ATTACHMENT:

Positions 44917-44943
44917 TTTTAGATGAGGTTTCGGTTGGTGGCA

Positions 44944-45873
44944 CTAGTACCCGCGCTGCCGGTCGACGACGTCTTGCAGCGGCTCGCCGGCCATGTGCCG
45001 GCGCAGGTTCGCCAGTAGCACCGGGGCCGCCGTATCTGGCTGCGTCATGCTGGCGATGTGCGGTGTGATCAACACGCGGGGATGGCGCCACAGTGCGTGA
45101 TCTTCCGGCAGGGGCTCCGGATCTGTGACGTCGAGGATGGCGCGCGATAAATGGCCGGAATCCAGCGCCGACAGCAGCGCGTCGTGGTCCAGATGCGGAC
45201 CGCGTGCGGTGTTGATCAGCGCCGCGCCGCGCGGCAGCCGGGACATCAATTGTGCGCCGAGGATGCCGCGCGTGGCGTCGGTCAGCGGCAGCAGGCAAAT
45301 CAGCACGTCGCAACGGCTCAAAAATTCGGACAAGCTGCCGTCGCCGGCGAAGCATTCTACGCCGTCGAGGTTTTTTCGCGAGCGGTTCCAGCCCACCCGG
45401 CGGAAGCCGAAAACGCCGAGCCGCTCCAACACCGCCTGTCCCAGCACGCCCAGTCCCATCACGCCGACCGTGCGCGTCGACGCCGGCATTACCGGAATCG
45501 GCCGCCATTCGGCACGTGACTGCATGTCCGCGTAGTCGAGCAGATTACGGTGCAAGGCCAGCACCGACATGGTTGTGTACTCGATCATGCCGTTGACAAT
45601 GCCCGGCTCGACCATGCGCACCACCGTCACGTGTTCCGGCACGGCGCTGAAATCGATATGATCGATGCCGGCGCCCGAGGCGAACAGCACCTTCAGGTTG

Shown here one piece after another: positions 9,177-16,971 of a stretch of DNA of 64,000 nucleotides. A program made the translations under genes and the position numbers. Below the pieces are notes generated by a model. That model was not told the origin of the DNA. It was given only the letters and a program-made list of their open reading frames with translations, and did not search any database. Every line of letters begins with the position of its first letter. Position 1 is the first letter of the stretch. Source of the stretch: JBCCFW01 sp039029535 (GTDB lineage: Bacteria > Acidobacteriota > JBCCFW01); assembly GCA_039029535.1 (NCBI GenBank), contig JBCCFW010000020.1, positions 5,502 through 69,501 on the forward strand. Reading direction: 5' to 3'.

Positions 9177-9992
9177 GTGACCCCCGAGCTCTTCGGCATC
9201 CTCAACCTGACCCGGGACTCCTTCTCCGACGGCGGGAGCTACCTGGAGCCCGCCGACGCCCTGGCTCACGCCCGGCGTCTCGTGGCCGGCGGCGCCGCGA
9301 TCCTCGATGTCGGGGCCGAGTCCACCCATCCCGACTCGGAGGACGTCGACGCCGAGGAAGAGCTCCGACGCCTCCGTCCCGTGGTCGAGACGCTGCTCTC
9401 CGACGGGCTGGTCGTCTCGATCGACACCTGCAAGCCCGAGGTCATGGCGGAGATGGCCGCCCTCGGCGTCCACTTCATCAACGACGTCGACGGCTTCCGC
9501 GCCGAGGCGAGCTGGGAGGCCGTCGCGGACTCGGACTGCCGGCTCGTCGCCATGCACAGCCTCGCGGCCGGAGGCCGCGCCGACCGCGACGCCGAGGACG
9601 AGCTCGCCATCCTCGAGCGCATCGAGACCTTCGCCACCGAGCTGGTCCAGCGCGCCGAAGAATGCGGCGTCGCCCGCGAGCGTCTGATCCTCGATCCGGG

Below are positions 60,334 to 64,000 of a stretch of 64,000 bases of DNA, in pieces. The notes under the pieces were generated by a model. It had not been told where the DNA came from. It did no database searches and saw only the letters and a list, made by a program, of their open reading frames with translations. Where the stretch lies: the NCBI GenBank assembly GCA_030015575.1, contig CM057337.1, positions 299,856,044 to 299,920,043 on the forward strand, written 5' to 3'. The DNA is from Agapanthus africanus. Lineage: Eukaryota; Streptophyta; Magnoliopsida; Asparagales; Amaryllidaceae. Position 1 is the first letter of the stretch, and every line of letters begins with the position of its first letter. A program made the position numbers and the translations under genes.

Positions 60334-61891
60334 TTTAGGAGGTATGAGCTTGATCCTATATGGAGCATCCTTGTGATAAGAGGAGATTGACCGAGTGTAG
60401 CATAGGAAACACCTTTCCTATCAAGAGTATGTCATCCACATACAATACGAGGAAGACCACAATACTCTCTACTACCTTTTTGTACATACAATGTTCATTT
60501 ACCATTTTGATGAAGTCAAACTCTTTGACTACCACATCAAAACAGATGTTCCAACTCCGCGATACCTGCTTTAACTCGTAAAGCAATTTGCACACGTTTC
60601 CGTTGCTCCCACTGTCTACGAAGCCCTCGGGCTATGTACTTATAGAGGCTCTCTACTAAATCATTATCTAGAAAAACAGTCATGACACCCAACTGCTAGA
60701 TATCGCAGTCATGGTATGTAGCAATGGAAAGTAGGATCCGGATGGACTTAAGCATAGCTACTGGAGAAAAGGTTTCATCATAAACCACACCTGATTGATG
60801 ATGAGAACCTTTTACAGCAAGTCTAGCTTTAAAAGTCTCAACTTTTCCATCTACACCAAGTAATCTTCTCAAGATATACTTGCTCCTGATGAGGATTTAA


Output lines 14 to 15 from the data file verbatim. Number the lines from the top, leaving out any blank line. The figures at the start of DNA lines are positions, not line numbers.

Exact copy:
9177 GTGACCCCCGAGCTCTTCGGCATC
9201 CTCAACCTGACCCGGGACTCCTTCTCCGACGGCGGGAGCTACCTGGAGCCCGCCGACGCCCTGGCTCACGCCCGGCGTCTCGTGGCCGGCGGCGCCGCGA